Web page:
In addition to the main storyline, which can be progressed through at your own pace, there are dozens of side missions and mini-games to play, such as collecting stuffed animals, or masquerading as a night club bouncer for the evening. There’s also a lifestyle aspect to Yakuza where you can partake in mundane, but pleasant activities such as popping over to the local strip club for a massage, grabbing a bite to eat at the local restaurant, or gambling at the local casino. These activities add to the variety of the gameplay and some of these entertaining distractions prevent Yakuza from being labelled as just another run of the mill beat ‘em up.
Although you are given a certain amount of freedom to explore the city Yakuza is far from being a free-roaming action adventure. It’s actually a linear adventure that sees you running from point A to point B in order to take part in fights. The mini-games are fun and add a small amount of variety to the gameplay, but the side missions can become a chore as they’ll also inevitably involve fighting, something that you’ll be doing a lot of in Yakuza.
It’s the fighting aspect of Yukuza where you’ll find the main bulk of the gameplay. Combat is fairly basic to control but the cinematic style of some of moves keeps it entertaining. You can pick up objects, such as golf clubs, dustbins and televisions and throw them at your enemies, but it’s far more exciting using plain old bare knuckles to beat the living daylights out of anyone who gets in your way. Hand to hand combat works by pressing set combinations of buttons to pull off some vicious moves, including head butting, over the shoulder throws and stamping. There’s also a heat metre, and once you’ve beaten up enough people to fill it, you’ll be able to execute a teeth clenching wall slam to see off your opponent. If you’re adept at fighting games and find it easy to pull of simple moves, such as pressing the square button three times followed by the triangle one, you’ll feel right at home and enemies won’t put up much of a fight. Even the main bosses, who are slightly tougher, are easily disposed of; it’s simply a matter of watching their fighting patterns and then counteracting them. The camera angles don’t help and the poor lock-on function means that you’ll often be running around in circles in order to get the best fighting angle on an opponent.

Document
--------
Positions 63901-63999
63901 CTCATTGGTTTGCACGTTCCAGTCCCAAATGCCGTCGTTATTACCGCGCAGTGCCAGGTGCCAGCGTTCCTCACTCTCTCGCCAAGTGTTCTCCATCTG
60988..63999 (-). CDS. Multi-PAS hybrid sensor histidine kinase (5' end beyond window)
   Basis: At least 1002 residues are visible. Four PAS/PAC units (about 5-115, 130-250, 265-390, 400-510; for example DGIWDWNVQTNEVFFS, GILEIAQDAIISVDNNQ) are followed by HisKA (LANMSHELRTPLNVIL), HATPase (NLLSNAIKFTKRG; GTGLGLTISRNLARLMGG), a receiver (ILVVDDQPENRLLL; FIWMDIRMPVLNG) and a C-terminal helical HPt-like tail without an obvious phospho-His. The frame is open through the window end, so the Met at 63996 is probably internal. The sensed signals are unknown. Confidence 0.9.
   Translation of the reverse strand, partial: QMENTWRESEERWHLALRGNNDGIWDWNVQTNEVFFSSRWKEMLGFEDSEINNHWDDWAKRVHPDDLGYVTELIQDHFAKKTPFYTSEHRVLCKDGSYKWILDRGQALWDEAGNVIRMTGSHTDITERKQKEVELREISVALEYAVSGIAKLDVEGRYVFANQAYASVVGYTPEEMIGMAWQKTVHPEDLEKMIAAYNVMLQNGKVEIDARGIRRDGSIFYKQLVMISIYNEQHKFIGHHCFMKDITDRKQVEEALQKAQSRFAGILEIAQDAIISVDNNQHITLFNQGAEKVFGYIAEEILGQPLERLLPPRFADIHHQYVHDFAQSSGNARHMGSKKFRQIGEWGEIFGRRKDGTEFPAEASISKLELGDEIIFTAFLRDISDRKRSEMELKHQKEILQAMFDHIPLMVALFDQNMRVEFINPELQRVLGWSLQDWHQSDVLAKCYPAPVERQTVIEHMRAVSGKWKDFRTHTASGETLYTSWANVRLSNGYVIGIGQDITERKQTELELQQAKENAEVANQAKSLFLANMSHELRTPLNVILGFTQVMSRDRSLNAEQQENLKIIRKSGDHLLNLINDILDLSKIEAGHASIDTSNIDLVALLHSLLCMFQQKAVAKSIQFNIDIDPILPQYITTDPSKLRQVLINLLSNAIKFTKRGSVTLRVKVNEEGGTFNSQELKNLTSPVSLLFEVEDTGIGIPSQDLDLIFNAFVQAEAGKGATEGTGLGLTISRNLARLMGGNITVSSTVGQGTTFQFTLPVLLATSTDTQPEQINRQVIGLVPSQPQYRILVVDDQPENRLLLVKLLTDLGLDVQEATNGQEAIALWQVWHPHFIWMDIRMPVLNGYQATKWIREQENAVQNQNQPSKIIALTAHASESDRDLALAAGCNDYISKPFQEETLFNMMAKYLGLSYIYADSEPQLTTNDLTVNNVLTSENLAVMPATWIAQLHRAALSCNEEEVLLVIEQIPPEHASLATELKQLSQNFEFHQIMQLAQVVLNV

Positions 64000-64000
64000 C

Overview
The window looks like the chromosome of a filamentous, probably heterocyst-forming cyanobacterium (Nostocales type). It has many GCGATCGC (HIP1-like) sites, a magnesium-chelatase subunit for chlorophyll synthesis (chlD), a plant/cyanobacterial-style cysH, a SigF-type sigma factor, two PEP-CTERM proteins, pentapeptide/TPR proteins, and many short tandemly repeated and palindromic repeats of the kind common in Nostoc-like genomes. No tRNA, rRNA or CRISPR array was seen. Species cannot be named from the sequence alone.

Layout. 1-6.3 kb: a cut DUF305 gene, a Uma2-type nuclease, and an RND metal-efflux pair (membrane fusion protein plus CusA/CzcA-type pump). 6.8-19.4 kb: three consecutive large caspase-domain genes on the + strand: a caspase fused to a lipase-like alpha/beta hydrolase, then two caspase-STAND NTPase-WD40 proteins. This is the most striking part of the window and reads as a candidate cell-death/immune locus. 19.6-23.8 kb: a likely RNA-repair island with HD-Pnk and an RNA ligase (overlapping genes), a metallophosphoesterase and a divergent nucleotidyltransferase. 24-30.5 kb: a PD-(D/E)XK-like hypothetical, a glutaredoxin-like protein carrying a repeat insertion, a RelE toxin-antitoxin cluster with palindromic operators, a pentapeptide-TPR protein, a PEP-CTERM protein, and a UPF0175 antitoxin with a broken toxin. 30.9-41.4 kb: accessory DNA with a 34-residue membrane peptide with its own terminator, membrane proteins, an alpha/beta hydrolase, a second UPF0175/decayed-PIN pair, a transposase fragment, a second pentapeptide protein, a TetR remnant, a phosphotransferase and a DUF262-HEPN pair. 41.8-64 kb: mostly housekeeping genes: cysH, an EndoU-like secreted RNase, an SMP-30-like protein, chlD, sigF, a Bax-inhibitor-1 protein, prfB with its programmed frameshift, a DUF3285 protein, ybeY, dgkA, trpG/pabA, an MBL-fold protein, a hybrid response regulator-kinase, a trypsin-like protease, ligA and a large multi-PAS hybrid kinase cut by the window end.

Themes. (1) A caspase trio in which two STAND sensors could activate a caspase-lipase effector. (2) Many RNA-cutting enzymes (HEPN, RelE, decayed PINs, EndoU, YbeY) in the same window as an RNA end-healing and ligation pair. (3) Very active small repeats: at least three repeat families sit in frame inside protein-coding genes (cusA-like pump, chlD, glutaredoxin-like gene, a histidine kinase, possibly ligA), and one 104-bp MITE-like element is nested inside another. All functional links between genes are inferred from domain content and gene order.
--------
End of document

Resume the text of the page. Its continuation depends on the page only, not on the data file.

As you move through the game you’ll also unlock more combat moves, and despite the flaws with the fighting system it’s often a pleasurable experience. Unfortunately Yakuza relies far too much on the ass kicking aspect of gameplay and the fighting quickly becomes repetitive. Even when you’re not looking to crack some skulls, gangs will chase you down and attack you on the streets whilst you’re on your way to a mission. The frequency of these attacks can become extremely annoying.